Currently reading: VW design boss on the styling of the new Golf GTI
Klaus Bischoff talks us round the new-look Golf GTI ahead of its final sign-off

Volkswagen’s head of design, Klaus Bischoff, is confident the new, eighth-generation Golf GTI will strike a chord with long-time fans of the German hot hatch as well as a newer and younger group of more digitally oriented customers.

“We’ve paid tribute to all the classic design cues but managed to deliver the most dynamically styled Golf GTI yet. It’s full of tradition but we’ve also provided it with new appeal through a range of new digital features,” he says.

Bischoff, 59, has been responsible for Volkswagen brand design since 2007 and from the start of 2020 also assumed responsibility for overall design operations within the whole of the Volkswagen Group, but he considers designing the Golf GTI as one of his toughest tasks.

“The responsibility in designing the GTI is enormous,” he says. “There’s such great history to protect. But at the same time, it has to progress to fit the times. The challenge is getting the balance right.”

Read more - 2020 Volkswagen Golf GTI prototype first ride

The new model builds on the design developments brought to the standard eighth-generation Volkswagen Golf with what Bischoff calls a more wedge-inspired shape with stretched proportions.

Key elements include signature red highlights within the headlamps and across the top of the thin grille. The front bumper, shared with the upcoming Golf R, adopts a black honeycomb lower section with five individual foglights prominent at each side of it.

89 Volkswagen golf gti 2020 ride details 0

“The full-width LED light graphic within the front end helps accentuate the new car’s width,” says Bischoff. “It also gives the new Golf GTI a more confident appearance in comparison to the old model.”

Further back, the 2020 model adopts a subtle badge plate, or “flitzer” as Bischoff calls it, within the front wings, as well as a black sill element below the doors.


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The rear is distinguished by unique tail-light graphics and a prominent GTI badge. It retains the same bumper as standard Golf models but receives a unique lower section in black. The traditional round tailpipes have also been moved further outboard compared with the Mk7 model.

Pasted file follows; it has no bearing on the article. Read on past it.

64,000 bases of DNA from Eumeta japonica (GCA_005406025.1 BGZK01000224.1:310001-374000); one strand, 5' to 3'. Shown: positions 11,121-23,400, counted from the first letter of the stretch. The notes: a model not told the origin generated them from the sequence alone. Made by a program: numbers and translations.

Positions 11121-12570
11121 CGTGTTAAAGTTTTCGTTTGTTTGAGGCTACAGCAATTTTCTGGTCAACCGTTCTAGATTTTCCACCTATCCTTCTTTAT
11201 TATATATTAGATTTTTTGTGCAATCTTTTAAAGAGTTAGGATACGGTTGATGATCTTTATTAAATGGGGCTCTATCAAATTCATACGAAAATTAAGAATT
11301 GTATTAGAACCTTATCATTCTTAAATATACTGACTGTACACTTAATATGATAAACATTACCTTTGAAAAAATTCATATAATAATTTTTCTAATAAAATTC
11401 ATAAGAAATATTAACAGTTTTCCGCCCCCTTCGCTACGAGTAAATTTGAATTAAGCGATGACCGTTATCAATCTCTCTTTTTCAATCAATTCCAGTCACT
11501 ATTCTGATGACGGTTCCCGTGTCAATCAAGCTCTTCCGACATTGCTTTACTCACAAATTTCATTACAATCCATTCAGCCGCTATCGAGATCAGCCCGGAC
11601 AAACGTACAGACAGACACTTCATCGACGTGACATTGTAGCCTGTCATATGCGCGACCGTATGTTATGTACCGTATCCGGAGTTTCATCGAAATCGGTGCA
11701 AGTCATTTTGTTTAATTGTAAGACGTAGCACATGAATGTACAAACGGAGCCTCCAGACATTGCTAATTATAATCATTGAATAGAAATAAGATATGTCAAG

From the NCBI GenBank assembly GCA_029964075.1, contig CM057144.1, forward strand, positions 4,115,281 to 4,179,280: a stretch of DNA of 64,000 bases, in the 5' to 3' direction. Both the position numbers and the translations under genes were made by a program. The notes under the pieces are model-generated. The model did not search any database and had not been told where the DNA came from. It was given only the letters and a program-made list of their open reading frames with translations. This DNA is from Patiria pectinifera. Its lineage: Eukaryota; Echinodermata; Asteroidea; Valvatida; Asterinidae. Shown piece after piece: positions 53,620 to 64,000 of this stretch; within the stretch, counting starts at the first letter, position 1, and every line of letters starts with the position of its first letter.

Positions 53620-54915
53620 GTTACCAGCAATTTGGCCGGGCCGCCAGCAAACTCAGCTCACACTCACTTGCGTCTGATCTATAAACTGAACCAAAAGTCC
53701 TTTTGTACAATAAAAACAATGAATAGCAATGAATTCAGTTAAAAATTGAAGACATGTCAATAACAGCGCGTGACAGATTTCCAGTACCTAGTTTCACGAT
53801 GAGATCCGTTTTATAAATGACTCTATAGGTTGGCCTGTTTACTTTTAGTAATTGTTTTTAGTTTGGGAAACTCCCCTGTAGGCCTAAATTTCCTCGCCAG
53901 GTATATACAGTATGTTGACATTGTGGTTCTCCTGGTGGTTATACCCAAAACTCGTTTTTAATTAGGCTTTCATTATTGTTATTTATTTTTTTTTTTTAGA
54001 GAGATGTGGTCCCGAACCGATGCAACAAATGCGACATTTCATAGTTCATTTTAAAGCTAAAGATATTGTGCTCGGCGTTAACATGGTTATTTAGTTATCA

Inside, the latest Golf GTI adopts the same interior as other new Golf models, albeit with the usual unique touches and red highlights. There’s a digital instrument display featuring GTI graphics and a standard 10.25in digital infotainment display with its own GTI-themed functions.

The traditional tartan seats remain, but they receive a new pattern that Bischoff describes as being more digital in appeal than that used by the old Golf GTI. They’re terrifically supportive and, in another new development, now come with integrated headrests.


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taDa 15 May 2020


Some features I like but one I abhor... Why is this car trying to look sharkish with the overbite?
MrJ 13 May 2020

Inoffensive as updates go,

Inoffensive as updates go, but I reckon the traditional Golf GTi has finally had its day.

Needs to be an EV next time round.

catnip 13 May 2020

The seats are very nice, but

The seats are very nice, but otherwise there's not much to say.

There's no way to get away from the family car look now for those that want to.